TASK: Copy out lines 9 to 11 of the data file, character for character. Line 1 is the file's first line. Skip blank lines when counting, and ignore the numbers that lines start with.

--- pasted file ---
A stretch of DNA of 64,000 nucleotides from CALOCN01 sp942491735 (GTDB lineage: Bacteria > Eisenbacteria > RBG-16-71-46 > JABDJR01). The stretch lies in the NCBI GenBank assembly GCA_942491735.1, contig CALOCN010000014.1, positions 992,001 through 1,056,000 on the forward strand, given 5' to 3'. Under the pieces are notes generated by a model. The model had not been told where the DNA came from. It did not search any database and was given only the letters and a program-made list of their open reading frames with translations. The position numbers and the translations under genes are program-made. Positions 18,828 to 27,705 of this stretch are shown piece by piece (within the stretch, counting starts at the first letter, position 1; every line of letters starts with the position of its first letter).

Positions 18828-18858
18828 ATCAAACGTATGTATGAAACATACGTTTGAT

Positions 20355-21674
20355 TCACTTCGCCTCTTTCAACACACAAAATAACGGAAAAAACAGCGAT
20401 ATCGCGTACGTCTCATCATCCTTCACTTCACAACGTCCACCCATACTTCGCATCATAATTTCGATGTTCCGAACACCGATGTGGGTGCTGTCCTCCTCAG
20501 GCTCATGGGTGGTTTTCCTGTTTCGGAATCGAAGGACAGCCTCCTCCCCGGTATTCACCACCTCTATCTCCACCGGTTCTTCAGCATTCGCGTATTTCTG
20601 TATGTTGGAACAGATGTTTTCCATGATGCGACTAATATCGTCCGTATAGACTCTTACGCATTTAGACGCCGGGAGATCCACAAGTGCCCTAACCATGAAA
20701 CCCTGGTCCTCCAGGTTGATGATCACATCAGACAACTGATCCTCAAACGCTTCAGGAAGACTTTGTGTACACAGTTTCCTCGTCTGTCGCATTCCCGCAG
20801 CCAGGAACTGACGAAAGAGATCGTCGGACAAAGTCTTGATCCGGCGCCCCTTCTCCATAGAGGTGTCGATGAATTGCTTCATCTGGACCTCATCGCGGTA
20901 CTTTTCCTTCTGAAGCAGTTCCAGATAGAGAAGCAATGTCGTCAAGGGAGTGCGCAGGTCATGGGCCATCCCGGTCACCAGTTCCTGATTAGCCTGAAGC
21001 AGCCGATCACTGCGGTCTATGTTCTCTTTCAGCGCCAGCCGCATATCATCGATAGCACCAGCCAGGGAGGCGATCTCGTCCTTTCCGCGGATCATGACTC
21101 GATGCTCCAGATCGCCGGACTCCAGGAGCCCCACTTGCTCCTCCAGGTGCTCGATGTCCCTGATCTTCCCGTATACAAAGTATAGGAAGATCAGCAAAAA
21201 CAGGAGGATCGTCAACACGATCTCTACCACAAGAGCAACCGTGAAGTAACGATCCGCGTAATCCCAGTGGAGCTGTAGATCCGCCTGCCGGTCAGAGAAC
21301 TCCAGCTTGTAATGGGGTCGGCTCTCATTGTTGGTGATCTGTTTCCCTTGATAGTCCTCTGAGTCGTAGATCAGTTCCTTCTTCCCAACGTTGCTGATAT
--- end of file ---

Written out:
20701 CCCTGGTCCTCCAGGTTGATGATCACATCAGACAACTGATCCTCAAACGCTTCAGGAAGACTTTGTGTACACAGTTTCCTCGTCTGTCGCATTCCCGCAG
20801 CCAGGAACTGACGAAAGAGATCGTCGGACAAAGTCTTGATCCGGCGCCCCTTCTCCATAGAGGTGTCGATGAATTGCTTCATCTGGACCTCATCGCGGTA
20901 CTTTTCCTTCTGAAGCAGTTCCAGATAGAGAAGCAATGTCGTCAAGGGAGTGCGCAGGTCATGGGCCATCCCGGTCACCAGTTCCTGATTAGCCTGAAGC